Mera Shulman among teachers and pupils of the Migdal Or school

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This photograph was taken in spring of 1995 in Leningrad near the Migdal Or school. It was taken by one of the school teachers.

My life greatly altered after 1990. It happened the following way. In 1990 all our family went to Riga to celebrate the 60th anniversary of my sister. One of the guests told everybody about her Hebrew studies. She demonstrated her achievements, naming everything on the table in Hebrew. At first she named bread and butter, but when she came to sausage, I got greatly excited: she made a mistake and I (being not conscious of it) corrected her loudly. Here it is necessary to take into account that for 50 years I not only did not speak Hebrew, I even tried to forget it. When we came back to Leningrad, I met my friend from Electrosila Factory and asked her where it was possible to find Jews in Leningrad. She advised me to go to the Synagogue. I had no idea where the Synagogue was situated, but I managed to find it. There an announcements arrested my attention. It notified about organization of the Leningrad Society for Jewish Culture (LSJC) [the Leningrad Society for Jewish Culture was founded by Jewish activists. It was officialy registered in 1989].

I went to the LSJC and got exactly to Hebrew lesson. I addressed the teacher on Hebrew (I started recollecting it with difficulty) and asked his permission to be present at his lesson. I did not like the level of studies at all. I realized that I wanted to teach and not to study and addressed the cooperative society Development. I have got to know that in the city there was only one expert in this sphere - Valery Izievich Ladyzhensky. My first difficult test was to understand time and place of our meeting, which he dictated me in Hebrew. But I managed and we met. Valery gave lessons at home. There were a lot of persons interested, because it was a period of great aliyah. [Aliyah means going up (Hebrew). In Hebrew they say 'to go up to Israel' and not 'to come to Israel'. That is why to make aliyah means to repatriate to Israel. Great aliyah - great number of repatriates]. Groups of 10 students each, alternated each hour. Valery delivered a part of his groups over to me. And already a month later I started giving lessons to groups at home. My students were interesting people; it was a pleasure for me to teach them. Soon I finished Hebrew advanced course under Ladyzhensky leadership. I am very grateful to Valery Izevich. He left for Israel long ago, but we are still in touch. We are friends and correspond until now. I visited him in Israel.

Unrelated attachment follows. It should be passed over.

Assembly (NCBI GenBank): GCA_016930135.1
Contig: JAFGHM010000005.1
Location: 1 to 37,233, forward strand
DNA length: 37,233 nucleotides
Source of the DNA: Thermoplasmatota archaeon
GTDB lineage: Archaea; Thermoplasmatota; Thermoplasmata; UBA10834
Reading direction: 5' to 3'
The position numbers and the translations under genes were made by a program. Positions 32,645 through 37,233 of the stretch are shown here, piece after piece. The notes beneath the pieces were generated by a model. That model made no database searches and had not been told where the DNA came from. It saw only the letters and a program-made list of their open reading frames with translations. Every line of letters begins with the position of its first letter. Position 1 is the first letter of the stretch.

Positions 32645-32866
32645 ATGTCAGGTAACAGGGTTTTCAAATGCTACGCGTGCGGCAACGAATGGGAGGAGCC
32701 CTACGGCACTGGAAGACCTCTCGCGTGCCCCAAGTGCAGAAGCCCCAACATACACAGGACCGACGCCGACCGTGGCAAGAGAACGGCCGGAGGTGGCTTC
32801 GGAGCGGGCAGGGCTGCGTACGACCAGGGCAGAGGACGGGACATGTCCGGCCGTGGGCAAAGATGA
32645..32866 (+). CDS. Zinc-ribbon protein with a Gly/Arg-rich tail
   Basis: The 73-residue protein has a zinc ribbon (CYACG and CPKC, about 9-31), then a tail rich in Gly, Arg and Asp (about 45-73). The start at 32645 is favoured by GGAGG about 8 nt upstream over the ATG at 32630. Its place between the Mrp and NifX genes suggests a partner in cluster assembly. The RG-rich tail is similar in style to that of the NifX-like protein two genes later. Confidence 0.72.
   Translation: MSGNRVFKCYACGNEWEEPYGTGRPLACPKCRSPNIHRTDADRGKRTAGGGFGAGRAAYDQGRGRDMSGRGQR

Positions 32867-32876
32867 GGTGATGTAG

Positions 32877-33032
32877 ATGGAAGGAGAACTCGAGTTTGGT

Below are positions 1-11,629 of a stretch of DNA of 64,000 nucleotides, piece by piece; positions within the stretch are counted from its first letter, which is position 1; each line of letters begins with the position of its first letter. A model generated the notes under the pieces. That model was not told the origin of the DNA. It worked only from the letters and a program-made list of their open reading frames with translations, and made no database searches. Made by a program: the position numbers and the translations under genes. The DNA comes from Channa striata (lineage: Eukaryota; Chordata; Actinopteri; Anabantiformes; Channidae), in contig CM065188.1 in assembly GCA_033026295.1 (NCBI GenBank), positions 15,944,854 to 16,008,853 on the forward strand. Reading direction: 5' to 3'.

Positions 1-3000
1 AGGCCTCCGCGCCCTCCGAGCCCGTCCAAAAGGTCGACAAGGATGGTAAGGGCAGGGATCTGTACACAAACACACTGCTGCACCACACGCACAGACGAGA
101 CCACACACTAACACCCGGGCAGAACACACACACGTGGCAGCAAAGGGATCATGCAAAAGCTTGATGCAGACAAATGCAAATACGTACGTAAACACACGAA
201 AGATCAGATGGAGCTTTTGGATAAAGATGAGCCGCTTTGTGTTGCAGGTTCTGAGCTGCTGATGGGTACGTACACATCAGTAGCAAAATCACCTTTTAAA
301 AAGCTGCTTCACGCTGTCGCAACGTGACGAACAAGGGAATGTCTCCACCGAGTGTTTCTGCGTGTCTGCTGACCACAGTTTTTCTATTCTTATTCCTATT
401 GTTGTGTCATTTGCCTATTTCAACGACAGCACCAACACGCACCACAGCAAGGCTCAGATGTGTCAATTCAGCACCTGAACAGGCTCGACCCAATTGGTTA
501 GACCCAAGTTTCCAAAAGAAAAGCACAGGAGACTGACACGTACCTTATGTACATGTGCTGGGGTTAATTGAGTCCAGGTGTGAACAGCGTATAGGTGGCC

A year later I went to Ulpan Halom [Halom is a Hebrew school for children and adults, it works in Petersburg since 1992] and offered them my services of a teacher. I got a job there. It happened in August 1991, and I work there up to the present day. During these years I had time to work both at the Jewish University [Petersburg Jewish University was founded in 1989 and it was the first institution for Judaica studies in the former USSR], at Migdal Or School [Petersburg Jewish gymnasium Migdal Or exists since 1991. There are 180 pupils at two departments (for boys and for girls). Most graduates continue their studies in different Jewish educational institutions abroad, mainly in Israel] and at Lamed Sunday School [Lamed Sunday school was founded at the Petersburg Jewish University in 1992 for people interested in Judaica. About 50 students visit the school free of charge].

During last four years besides Hebrew I taught Yiddish at the Jewish Community Center. It seems to me that it is my teaching activity in the sphere of Jewish education that has filled my life with real sense. It is a pity, certainly, that it happened when I was already more than at mature age; and it is unthinkable that it could never happen. Just imagine! The language, which I tried to forget all my life, to suppress it in itself, has become my permit to the new interesting world.

Interview details

Interviewee: Mera Shulman
Olga Egudina
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St. Petersburg, Russia


Mera Shulman
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before WW II:
a schoolgirl
after WW II:
a technologist, an engineer, a teacher

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